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A close friend Robin Lovelock kept raving about the sport. In the end we went on a cache hunt with him and his wife June. A few months later we bought our own GPS and now we are hooked.


We never expected it to be so addictive! It is now difficult to accept going out for a walk without consulting the geocache website for local caches.

Jacqueline and Peter

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I was watching the "Inside Out" programme featuring Chris Packham when the article about geocaching came on. I watched with interest as I met the Tate family, Dan and Pid, and Tim and June (pretty much the closest I have since got to other geocachers!)...the bit about Gulliver really intrigued me. When I saw that the programme had put one down, I thought I would have to go and find it...


Afterwards I looked up the BBC website and found a link to geocaching.com from there. I suddenyl realised there were loads much closer to my home.


Without a GPS, we went out to find our nearest one, namely "Nightingale" in Queen Victoria Country Park (Southampton), It was a great feeling to have found it! After that, I was hooked...


Who says TV can't get you fitter? :D

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I read about it in Computeractive magazine.......Moss Trooper had an article in, with chance to win a GPSr, found it was near the Roman wall, not too far from me......never looked back since! Just done another cache last Sunday not far from that first one, only this time, and 320 odd caches later, I managed to find it coz I can actually work the flipping GPSr now!

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I was watching the "Inside Out" programme featuring Chris Packham when the article about geocaching came on....


...Afterwards I looked up the BBC website and found a link to geocaching.com from there.


Ditto - I also saw geocaching mentioned on the BBC's "Inside Out" programme then looked at the programme's website to find the link to geocaching.com.


I put the link into my "favourites" and spent a few days reading up on the sport to find out how it all works. My husband already had a GPS but was working away from home at the time (and had taken the GPS with him!) so I had to wait for him to return before we could set out to find our first cache (which was about a month later). We were immediately hooked and hubby bought me my own GPS for my birthday a week later.


(Actually, it's me who's hooked - hubby enjoys it too but I often go out on my own when he'd rather be doing something else)

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I overheard a co-worker (sweedkris) talking about it to a bunch of ladies during lunch. I know/knew her pretty well and we chatted about it a bit later. A few weeks pass by and I'm bored, its raining, nothing on TV when I thought about the site. Came over, looked into it and bought a GPS 3 days later. Thank god I was nosy and listening in to the conversation at the other table that day :D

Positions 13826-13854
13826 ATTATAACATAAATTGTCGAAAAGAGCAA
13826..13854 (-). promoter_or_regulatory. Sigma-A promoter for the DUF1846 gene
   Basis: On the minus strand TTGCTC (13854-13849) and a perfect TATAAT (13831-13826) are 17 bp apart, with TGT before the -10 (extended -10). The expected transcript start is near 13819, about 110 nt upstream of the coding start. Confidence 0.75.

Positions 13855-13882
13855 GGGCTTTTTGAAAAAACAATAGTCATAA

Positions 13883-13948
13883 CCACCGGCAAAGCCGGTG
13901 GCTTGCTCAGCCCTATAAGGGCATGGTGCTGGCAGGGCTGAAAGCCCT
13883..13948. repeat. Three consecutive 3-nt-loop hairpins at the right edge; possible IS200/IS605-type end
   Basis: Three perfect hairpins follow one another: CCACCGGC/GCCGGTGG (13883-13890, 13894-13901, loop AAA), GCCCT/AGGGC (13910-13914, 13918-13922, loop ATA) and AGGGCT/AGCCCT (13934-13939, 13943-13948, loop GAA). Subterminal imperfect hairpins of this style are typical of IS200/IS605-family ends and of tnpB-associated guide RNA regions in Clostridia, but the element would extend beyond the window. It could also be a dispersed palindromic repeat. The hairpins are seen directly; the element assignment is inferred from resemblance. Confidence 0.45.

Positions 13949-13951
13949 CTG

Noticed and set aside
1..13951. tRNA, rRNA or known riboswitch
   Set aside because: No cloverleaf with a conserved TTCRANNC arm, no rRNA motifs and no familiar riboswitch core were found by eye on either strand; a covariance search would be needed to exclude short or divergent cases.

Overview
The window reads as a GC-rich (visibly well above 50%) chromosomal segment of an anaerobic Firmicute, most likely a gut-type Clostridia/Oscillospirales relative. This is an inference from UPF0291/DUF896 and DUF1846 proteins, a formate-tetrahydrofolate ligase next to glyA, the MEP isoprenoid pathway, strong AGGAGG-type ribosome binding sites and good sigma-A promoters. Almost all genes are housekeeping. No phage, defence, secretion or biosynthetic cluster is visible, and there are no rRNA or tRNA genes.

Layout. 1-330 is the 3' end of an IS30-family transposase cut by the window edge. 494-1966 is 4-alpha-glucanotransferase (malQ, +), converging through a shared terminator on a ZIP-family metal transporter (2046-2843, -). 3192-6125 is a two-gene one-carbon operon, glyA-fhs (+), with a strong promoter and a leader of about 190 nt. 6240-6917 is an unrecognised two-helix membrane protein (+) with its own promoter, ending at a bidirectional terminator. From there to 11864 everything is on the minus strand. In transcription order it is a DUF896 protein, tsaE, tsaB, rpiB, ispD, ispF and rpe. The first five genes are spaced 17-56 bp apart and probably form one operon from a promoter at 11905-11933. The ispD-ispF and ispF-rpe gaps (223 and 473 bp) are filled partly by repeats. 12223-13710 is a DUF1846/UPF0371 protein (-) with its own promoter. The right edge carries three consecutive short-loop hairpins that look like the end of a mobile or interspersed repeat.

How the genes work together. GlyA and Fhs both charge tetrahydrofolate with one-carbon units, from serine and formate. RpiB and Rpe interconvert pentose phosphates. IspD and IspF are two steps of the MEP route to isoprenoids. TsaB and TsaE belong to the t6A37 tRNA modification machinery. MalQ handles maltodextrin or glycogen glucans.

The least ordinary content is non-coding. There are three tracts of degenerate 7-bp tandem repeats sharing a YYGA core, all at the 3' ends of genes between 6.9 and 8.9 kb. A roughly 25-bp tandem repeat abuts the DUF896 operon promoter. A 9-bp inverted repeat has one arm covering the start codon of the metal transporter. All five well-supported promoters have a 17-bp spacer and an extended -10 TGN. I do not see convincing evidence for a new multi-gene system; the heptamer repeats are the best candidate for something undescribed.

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While I awaited delivery of my GPSr, which I'd ordered to help me stop getting lost on country walks, I researched the web as to how to get full use out of it. I came across geocaching in www.gpss.co.uk. I still havent figured out what the appeal is except that it adds more of a focus to my walks.

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Saw Inside Out. Somewhere new to walk Daisy and an excuse to buy a gadget. That's fo me!


Ordered a GPS a couple of days later and found our first cache the day it arrived.


We set ourselves the objective of doing 100 caches in the first year, which we exceeded by 150.

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I heard an article on Radio 4 on the way home from work one day. Remembered the name and then searched the web and came across geocaching.com .


I then sat on the idea for a couple of weeks, wondering how to break this to the Wife ! As luck might have it, a friend and one of his kids came down for a week last year and we were looking for something to do. I mentioned geocaching, thinking they'd be not that interested.


I never thought we'd be out within about 2 hours searching for (and not finding :D ) our first cache !


We spent the rest of the week looking at GPSr's and working with a map and compass ! We did find a cache that weekend - A place to relax - on the second attempt. The rest is history - The History (so far) !! ;):D

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We found out about Geocaching from the TV programme Inside Out. We already had a GPSr which we used for RAYNET (Amateur Radio Emergency Comms Network). We looked on the internet and found that there was a few caches near our home. One was located in the Salisbury Catherdral Close, it was a micro cache. We went and found it :D and the rest is history. We are both leg disabled and when following that little pointer you tend to forget about your own problems. It is a nice way of getting out into the countryside and going to places we would never ever thought of visiting. Only trouble is we never realise we have walked quite so far, sometimes it is a struggle for us to get back to the car.

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We heard about geo caching quite by accident a few weeks ago. We were chatting at work about going on a walk and how the kids would moan from start to finish, when one of my wifes associates mentioned geo caching.

We went home that night and looked at the web site and realised this was exactly what we needed. The next week we set off on our holidays to Arran and on the way up bought a garmin gps, spent more than we initially thought we would,but must admit we are glad that we did.

We spent a week on Arran searching for "Treasure" and the kids loved it.

I am planning a holiday in the New Forest in the near future, but it appears that most of the caches have been removed. Is there a special reason for this that I am not aware of?? :D

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I am planning a holiday in the New Forest in the near future, but it appears that most of the caches have been removed. Is there a special reason for this that I am not aware of?? :D

The GAGB are currently working with the Forestry Commission to obtain permission to place caches on their land within the New Forest. Unfortunately the process has taken us a little longer than we originally anticipated and we are now just clarifying the final details with them. Once we have the full permission in our hands then caching in the New Forest will be able to start again.